Baby Knitting

Surprised? Ten Top Tips


This one should be the ‘old hat baby surprise’ or ‘again?! baby’ but for the final finished jacket of this year’s septet of BSJs we’re going for ‘Little Boy Blue Baby’. It seems appropriate for Colinette Cadenza in Blue Jay.

October 156

None of the babies have arrived yet (which is good because they are not due for another six weeks) so they make a cheerful pile of miniature jumpers:

October 157

The top two are for my secretary, who knows that she is having another boy; the third one down is for a colleague who is having a surprise; and the bottom one, well who knows who that’s for, the next person to have a girl probably.

So, seven jackets later, here are my top tips:

1. The Mitres (cue background scary sawing style noise!). Not as scary as they seem. The pattern starts off my working two mitred corners, one at each end so that you start to form two right angles in the knitting:

October 101

You could just count each row to the mitre, then slip, k2tog and psso but if you spread the corner out you can read the knitting and avoid the need to count:

October 102

This picture shows the three central stitches at the corner. These are the three that will become one to form the corner. How do you find them? Look carefully, can you see that the vertical column of central stitches is ‘wearing a scarf’?
October 102

This picture shows it more clearly. The red stitch runs straight up the corner, and instead of the yellow stitch running directly underneath it, its tail flies off to the side – think of stereotypical illustrations of snowmen and you’ll see why I call it a scarf. The yellow scarf will point to the red stitch, and then you have your centre point.

Slip the first stitch:

October 107

Knit the next two together:

October 109

And pass the first slipped stitch over the top (that is just the one stitch coming over, the yarn was a bit splitty)

October 110

And there you go, one mitred corner:

October 113

Just rinse and repeat until you have finished the decreases.

2. Increases: the original EZ pattern suggests increasing by a backwards loop cast on. Although several pattern notes have suggested using a raised bar increase instead I’ve found the backward loop to be practically invisible in garter stitch so I do as the pattern suggests. The backward loop is exactly as it sounds; make a loop as if you were going to make a slip knot and then slide the loop onto the needle, with the live end of the yarn towards the stitches already on the needle. It’s harder to describe than it is to so, if in doubt, if you pick up the needle and hold it point down a backwards loop will stay put but a loop de loop will fall off.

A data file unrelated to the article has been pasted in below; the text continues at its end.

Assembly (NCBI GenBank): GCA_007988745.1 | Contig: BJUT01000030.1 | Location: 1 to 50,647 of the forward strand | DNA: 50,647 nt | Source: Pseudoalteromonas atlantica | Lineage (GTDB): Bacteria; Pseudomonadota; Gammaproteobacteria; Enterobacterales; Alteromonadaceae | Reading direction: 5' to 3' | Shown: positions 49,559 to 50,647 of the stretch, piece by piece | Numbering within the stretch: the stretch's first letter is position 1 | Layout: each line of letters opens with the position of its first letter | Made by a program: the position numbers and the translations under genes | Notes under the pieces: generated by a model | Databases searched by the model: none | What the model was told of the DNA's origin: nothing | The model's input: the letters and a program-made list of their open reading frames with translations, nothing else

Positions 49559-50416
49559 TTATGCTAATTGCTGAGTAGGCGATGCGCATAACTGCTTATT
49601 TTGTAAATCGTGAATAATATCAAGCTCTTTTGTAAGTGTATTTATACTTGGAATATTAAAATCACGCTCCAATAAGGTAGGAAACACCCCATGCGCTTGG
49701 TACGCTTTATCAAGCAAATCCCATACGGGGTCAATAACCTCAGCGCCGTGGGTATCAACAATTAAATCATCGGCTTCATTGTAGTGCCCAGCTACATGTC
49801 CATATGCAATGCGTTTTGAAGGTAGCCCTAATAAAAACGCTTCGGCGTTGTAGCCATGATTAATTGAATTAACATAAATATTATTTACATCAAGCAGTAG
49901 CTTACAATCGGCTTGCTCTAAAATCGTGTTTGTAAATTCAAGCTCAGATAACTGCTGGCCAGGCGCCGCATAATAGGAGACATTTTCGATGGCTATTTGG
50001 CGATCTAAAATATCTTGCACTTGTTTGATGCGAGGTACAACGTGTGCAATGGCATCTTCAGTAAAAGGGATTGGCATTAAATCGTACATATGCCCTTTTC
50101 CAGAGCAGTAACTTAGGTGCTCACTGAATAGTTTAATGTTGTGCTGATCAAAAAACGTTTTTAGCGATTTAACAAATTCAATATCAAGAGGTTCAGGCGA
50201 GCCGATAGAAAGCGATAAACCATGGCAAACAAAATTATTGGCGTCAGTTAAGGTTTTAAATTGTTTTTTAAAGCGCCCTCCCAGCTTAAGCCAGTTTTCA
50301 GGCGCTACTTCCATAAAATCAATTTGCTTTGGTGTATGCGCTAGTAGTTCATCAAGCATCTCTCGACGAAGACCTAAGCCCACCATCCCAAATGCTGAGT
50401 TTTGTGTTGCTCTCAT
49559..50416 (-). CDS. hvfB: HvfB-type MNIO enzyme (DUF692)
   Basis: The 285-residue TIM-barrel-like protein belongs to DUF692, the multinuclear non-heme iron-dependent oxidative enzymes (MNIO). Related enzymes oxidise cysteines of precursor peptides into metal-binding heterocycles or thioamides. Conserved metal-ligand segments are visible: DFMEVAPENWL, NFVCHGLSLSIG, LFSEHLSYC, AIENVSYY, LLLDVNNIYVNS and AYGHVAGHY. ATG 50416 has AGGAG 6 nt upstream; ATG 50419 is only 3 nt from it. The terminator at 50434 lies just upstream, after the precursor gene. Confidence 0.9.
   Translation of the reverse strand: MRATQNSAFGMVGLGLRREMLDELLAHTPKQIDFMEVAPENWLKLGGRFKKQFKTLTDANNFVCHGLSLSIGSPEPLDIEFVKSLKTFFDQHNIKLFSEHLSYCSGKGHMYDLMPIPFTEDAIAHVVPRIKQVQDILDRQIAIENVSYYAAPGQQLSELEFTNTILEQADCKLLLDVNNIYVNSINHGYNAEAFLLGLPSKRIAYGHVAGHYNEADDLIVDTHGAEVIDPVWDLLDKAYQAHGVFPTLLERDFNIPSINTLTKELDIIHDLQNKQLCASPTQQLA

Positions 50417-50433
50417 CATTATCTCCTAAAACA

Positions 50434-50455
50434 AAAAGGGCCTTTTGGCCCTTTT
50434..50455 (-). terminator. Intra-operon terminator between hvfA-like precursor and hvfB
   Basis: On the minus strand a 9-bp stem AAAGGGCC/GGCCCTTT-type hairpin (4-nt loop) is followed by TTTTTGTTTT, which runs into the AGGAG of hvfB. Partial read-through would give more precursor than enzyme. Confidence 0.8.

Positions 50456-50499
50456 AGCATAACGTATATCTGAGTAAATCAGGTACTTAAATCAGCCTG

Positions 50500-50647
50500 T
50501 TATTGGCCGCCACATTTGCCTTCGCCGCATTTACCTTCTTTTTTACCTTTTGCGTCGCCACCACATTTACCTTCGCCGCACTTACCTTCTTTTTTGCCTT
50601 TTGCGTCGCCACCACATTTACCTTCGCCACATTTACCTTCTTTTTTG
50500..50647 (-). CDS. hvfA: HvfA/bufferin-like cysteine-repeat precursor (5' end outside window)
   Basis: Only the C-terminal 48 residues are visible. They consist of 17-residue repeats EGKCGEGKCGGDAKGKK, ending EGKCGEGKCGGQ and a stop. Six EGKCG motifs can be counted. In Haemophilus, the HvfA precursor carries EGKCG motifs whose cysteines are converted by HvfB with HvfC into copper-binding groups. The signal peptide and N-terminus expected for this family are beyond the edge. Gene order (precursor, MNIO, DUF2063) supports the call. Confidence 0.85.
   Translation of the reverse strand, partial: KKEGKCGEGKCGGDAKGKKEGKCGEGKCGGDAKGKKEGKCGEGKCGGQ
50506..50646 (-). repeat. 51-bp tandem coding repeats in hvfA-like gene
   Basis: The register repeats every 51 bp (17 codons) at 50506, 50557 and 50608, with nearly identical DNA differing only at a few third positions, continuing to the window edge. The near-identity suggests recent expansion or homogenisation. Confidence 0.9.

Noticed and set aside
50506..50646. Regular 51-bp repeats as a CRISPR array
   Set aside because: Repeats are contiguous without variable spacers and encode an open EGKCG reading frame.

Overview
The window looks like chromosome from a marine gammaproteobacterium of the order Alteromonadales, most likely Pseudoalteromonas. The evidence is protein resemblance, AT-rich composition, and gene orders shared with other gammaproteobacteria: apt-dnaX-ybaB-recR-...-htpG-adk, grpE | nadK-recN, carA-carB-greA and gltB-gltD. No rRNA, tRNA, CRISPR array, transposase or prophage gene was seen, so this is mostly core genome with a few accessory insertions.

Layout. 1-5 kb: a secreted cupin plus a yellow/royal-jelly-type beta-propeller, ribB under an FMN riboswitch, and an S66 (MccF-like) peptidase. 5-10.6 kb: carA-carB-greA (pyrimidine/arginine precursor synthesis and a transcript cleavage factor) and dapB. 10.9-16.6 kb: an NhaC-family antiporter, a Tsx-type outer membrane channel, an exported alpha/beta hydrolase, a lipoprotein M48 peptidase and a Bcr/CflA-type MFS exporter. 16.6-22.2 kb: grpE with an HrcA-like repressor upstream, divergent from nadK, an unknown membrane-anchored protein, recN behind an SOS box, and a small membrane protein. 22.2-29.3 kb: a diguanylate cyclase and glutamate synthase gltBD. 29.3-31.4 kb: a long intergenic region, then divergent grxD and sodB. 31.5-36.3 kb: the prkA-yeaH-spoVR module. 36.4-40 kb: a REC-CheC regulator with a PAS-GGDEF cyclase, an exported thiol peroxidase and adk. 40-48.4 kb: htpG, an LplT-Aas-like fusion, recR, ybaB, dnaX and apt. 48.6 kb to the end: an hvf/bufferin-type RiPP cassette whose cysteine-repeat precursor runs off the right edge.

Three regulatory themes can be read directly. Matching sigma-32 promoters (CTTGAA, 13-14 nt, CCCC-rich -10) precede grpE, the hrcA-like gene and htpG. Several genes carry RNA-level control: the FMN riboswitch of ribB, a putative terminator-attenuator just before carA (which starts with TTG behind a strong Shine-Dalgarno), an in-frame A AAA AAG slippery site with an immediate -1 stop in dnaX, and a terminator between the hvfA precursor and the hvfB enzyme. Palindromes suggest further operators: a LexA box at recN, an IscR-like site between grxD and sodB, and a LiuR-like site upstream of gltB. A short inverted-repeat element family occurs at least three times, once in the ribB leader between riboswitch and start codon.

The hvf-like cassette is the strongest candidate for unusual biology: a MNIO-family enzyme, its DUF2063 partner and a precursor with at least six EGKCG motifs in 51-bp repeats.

When you start increasing out again at the mitre lines I find it easiest to place a marker before the centre stitch. Then all you need to do is m1, slip marker, k1, m1.

3. Increases after five ridges: on a right side row I work (k3, m1) until the last stitch before the mitre, k1, work the mitre, section between and the other mitre, then k1, (m1, k3).

4. Increases for back fullness: I work these on the wrong side row after I get to the correct stitch count. Knit across until you have knit the second newly made stitch then work: (k5, m1) x 5, k4, (m1, k5) x 5.

5. Work across 90 sts: the 90 stitches runs from on centre line of a mitre to the other. When you pick up stitches and start working across the whole back again, the stitches to mark are the ‘corners’ of the 90st back-and-forth block.

6 Buttonholes: k6, (yo, k2tog, k6) x5, k1, m1, k1, m1, knit to next mitre centre line, m1, k1, m1, k1, (k6, k2tog, yo) x 5, k6.

Even if you know what variety of baby is expected it is so easy to sew up the extra buttonholes and sew the buttons on on top, and it avoids all the hassle of trying to line everything up.

7. If the yarn which you are working with is not hugely variegated you can oversew the shoulder seams, rather than mattress stitch them, for a flat seam so that nothing could possibly rub on the baby. I oversewed the pink baby and the rainbow baby and mattress stitched the other two. You can’t tell unless you look.

8. Choosing the buttons is one of my favourite parts

October 165

9. At a rough guess, a BSJ for a newborn takes 100g of DK weight wool. In these pictures we have Colinette Cadenza, Reqia Square Colour 6 ply, Some Opal Something, Debbie Bliss Baby Cashmerino and some more Regia Square. They are all machine washable.

10. This pattern is beautiful, easy and magical. Go and knit one now.

On the other side of the coin we have a contender for ‘Now you see it, Now you don’t’:

October 171

It is an attempt at the Super Natural Stripes jacket, but a combination of I have much less yarn/ it takes much more yarn than I thought has given some oddly eclectic stripes and the whole thing feels a bit meh, rather than a wonderful gift for a new baby. The waterboatmen are skeeting over the surface of the pond – does it go in or stay out?

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  • mandycharlie 19/10/2008 at 9:49 am

    Thank you very much for the ten top tips, I’ve bookmarked this page so that I can come back to it.